Sleek Geeks go regional

10 August 2012

(L-R) Sleek Geeks Adam Spencer and Dr Karl talked science to school students all over NSW.
(L-R) Sleek Geeks Adam Spencer and Dr Karl talked science to school students all over NSW.

Answering questions such as 'how do people get blue eyes?' and 'will we ever colonise Mars?' the Sleek Geeks - Dr Karl Kruszelnicki and Adam Spencer - talked science with school students all over NSW at a special video conference this week to celebrate National Science Week in NSW.

The video conference allowed over 600 students from 18 NSW schools to speak directly with Dr Karl Kruszelnicki, the Julius Sumner Miller Fellow in the School of Physics at the University of Sydney, and Adam Spencer, ABC radio and TV personality.

Schools involved covered the whole state from Coonabarabran to Lord Howe Island, from Lightning Ridge to Stanwell Park, and from Wilcannia to Lucas Heights.

The special event started with Dr Karl and Adam Spencer introducing Andrew Stoner, Deputy Premier of NSW, and Professor Mary O'Kane, NSW Chief Scientist and Engineer, to the students and asking them about National Science Week and why science is fascinating.

"National Science Week is Australia's annual celebration of science and technology. Running in August each year, it features around 1000 events across Australia, delivered by universities, schools, museums and science centres - with more than one million attendees nationwide," said Mr Stoner.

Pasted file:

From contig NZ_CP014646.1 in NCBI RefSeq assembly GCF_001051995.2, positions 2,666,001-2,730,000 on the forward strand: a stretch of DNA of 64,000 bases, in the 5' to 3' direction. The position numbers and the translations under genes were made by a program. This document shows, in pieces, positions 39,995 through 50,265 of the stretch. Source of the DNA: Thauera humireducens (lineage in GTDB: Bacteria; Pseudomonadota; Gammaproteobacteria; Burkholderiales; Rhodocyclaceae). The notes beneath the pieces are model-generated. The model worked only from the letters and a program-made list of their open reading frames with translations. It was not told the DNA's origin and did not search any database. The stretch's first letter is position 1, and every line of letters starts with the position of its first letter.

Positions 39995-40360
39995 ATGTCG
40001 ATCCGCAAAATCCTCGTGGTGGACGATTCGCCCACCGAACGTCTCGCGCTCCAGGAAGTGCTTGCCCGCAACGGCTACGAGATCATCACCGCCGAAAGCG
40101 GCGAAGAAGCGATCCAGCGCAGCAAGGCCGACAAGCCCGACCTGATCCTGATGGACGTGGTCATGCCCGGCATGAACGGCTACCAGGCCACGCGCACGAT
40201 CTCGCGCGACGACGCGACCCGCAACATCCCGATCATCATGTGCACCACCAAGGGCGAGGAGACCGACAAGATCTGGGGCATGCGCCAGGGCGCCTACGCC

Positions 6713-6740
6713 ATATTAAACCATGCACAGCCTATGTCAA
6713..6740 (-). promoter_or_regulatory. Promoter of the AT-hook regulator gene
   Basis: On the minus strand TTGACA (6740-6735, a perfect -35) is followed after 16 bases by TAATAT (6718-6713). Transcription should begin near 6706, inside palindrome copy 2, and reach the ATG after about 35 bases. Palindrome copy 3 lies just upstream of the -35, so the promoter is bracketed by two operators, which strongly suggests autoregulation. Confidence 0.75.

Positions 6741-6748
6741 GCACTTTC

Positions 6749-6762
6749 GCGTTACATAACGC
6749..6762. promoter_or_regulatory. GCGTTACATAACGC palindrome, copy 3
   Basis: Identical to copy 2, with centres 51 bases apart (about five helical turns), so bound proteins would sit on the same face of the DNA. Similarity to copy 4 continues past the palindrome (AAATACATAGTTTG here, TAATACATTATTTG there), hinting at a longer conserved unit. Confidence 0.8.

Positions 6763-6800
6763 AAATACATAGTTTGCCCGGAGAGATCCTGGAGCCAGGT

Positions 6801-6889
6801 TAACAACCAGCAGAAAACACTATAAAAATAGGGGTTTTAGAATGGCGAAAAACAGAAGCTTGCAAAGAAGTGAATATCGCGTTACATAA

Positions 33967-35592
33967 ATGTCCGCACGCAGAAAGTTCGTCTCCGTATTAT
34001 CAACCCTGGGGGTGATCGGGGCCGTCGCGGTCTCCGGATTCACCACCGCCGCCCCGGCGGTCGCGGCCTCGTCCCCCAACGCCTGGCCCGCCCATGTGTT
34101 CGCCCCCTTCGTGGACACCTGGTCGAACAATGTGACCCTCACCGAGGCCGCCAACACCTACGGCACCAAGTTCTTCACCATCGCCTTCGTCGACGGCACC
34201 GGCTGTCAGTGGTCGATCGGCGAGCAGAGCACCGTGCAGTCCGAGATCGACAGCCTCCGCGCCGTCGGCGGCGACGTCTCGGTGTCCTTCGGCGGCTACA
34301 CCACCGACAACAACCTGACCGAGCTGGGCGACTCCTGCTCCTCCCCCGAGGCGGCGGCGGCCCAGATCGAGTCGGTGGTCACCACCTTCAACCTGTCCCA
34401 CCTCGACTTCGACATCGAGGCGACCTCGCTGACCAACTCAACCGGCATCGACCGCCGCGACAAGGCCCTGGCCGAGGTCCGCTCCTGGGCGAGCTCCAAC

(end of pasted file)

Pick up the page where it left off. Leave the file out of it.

This year there are more than 150 events across NSW as part of the week.

"Science Week is important because it's so great to see kids and adults engaging on such a wide array of science-related topics. It also demonstrates the excitement and fun of a career in the sciences, and in engineering and maths, said Professor O'Kane.

"Science Week allows a whole lot of fascinating, informative and educational stuff to be absorbed and spread about - it sparks curiosity in kids about science and that's an important thing. And from curiosity we can often get passion and intrepid investigation and these qualities can produce the next generation of innovative scientific researchers and thinkers - committed to tackling some of our big problems."

Students from each school were invited to ask science-related questions of Dr Karl and Adam, which they answered with intriguing facts and entertaining explanations.

The Sleek Geeks answered questions on the Higgs Boson, why cats land on their feet, why most planetary orbits are elliptical and not circular, how to measure intelligence in people and a hypothetical question about travelling at the speed of light.

"The school students asked a really great range of questions - it was wonderful to see them thinking about science issues across so many disciplines and scales," said Dr Karl.

"We enjoyed connecting with so many students across the state in the one event - it was a truly interactive science event."

The Sleek Geeks video conference was proudly supported by the University of Sydney and NSW Trade and Investment, and broadcast by NSW DART Connections. The event is part of the University of Sydney's commitment to providing science outreach and supporting schools regardless of geographic location.

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